The U.S Supreme Court
on Monday (March 22, 2021) rejected Facebook’s bid to trim a $15 billion class action lawsuit that accused the company for illegally tracking the activities of its users even after they’ve logged out of the same.
The court rejected to hear Facebook’s appeal from a lower court ruling that strived to resuscitate the nationwide litigation that was proposed. It accused the company of violating a federal law of theirs, called the Wiretap Act. It does so by tracking the visits of the users secretly, to websites that have some Facebook features, such as the “like” button. Additionally, it was accused of violating the privacy rights of its users under the law of California. However, its appeal in the Supreme Court was only pertaining to the Wiretap Act.
The proposed nationwide class action lawsuit was filed by four individuals in the Federal Court of California while seeking $15 billion in damages for Menlo Park, Facebook’s actions between April 2010 and September 2011. The court papers stated that the company stopped its non-consensual tracking after being exposed by a Researcher in 2011.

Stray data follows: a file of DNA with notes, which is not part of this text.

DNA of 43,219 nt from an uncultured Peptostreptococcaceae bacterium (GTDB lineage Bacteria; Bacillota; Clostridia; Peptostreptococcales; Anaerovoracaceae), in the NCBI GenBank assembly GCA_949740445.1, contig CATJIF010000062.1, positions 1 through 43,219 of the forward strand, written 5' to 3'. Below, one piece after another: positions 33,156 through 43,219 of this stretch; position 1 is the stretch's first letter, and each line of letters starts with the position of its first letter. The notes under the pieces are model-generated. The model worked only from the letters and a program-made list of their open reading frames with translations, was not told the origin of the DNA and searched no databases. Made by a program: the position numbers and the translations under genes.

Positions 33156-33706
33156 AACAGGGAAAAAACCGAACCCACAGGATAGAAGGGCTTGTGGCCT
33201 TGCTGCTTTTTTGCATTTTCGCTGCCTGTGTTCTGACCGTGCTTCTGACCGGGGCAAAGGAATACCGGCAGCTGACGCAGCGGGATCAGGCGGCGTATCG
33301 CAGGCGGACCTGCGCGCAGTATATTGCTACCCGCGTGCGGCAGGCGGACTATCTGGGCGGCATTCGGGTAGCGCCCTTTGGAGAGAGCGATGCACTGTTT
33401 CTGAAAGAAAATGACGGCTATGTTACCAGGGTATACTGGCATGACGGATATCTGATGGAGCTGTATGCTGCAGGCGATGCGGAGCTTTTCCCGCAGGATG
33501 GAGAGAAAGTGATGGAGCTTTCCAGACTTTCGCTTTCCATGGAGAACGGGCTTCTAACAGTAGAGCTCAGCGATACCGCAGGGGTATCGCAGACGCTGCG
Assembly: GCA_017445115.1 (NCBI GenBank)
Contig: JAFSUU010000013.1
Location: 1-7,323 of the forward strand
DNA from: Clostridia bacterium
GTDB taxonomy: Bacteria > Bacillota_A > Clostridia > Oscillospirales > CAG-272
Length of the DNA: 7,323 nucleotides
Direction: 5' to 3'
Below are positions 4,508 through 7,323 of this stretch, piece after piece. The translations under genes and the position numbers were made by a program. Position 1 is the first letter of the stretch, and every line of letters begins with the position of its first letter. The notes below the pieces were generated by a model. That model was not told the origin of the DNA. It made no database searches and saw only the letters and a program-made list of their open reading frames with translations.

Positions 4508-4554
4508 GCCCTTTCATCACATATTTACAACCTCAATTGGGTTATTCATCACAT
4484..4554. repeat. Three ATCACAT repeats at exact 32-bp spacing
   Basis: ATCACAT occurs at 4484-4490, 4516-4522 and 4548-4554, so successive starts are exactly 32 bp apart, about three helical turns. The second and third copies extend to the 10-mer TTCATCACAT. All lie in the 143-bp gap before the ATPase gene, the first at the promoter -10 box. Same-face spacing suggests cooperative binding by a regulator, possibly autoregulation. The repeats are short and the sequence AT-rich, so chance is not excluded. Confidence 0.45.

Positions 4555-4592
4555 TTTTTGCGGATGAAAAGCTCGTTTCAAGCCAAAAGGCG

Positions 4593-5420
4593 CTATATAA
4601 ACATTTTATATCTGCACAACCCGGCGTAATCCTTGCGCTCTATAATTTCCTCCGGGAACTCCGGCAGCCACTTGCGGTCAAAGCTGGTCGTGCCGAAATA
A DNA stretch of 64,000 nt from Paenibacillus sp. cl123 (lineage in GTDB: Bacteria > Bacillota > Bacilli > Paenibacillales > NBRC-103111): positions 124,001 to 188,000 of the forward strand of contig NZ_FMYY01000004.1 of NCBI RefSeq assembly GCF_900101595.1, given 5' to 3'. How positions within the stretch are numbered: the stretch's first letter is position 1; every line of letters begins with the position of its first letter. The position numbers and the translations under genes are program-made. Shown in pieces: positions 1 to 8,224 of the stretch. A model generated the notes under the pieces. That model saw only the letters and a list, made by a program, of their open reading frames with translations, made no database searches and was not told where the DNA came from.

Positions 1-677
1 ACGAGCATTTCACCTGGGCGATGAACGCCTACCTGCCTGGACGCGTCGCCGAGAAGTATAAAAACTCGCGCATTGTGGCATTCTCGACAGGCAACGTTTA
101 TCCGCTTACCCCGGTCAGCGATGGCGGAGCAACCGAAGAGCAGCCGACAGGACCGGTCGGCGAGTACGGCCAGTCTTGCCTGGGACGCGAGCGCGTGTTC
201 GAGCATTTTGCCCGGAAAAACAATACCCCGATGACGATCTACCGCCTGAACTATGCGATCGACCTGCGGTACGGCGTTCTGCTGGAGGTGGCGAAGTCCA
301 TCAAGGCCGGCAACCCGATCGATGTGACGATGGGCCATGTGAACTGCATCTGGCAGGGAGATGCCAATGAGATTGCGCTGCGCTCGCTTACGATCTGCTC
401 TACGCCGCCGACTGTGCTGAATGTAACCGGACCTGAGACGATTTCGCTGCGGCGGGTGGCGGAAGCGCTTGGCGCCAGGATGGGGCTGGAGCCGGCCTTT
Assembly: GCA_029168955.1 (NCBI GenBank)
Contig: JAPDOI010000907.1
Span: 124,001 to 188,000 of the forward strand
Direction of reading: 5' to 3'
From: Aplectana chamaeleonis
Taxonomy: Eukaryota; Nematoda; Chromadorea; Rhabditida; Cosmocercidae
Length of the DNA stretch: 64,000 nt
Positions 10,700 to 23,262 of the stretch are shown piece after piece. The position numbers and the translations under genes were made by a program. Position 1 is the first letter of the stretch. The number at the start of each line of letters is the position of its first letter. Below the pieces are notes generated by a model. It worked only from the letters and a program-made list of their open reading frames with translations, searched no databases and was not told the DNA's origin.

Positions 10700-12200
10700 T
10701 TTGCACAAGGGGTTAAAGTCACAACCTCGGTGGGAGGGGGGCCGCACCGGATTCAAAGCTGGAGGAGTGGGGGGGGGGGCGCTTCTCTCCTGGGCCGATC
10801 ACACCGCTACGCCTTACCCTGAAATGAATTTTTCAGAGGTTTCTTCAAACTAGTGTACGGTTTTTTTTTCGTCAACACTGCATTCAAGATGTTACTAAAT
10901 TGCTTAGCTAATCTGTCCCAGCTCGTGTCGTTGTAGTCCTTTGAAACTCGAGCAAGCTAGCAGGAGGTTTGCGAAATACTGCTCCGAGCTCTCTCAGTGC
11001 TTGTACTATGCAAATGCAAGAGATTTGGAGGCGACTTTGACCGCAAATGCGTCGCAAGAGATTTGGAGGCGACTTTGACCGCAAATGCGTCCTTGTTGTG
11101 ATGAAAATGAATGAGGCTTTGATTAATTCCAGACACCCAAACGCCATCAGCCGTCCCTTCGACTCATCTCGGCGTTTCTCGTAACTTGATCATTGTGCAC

To defend, Facebook said it makes a lot of efforts to protect the privacy of its users and hence, must not face liability over the commonplace computer-to-computer communications. Today, there are more than 2.4 billion users of Facebook worldwide. It includes more than 200 million in the US.
The case finds its eccentricity on the fact that Facebook uses “plug-ins” which are often incorporated by third party websites to track the browsing histories of the users. Along with this, it has also been accused of selling “cookies” that are digital files helping to identify internet users, to advertisers for profit.
The contention of Facebook pertaining to this was that it tracks the information to custom the content and ads shown to its users. The said case was dismissed in 2017 by a Federal Judge. It has been revived in 2020 by San Francisco based 9th U.S Circuit Court of Appeals, thereby allowing the privacy and Wiretap Act claims to go ahead. 9th Circuit said the following in its ruling:
"Facebook's user profiles would allegedly reveal an individual's likes, dislikes, interests and habits over a significant amount of time, without affording users a meaningful opportunity to control or prevent the unauthorized exploration of their private lives," the 9th Circuit said in its ruling.
The Wiretap Act deals with prohibiting eavesdropping on electronic communications. However, it exempts parties to the communication which are the designated sender or receiver of the information. To defend itself, Facebook submitted by saying that it is not liable under the Wiretap Act owing to the fact that it is a party to the impugned communication by the virtue of its plug-ins. Lastly, the company said, "Facebook was not an uninvited interloper to a communication between two separate parties; it was a direct participant.”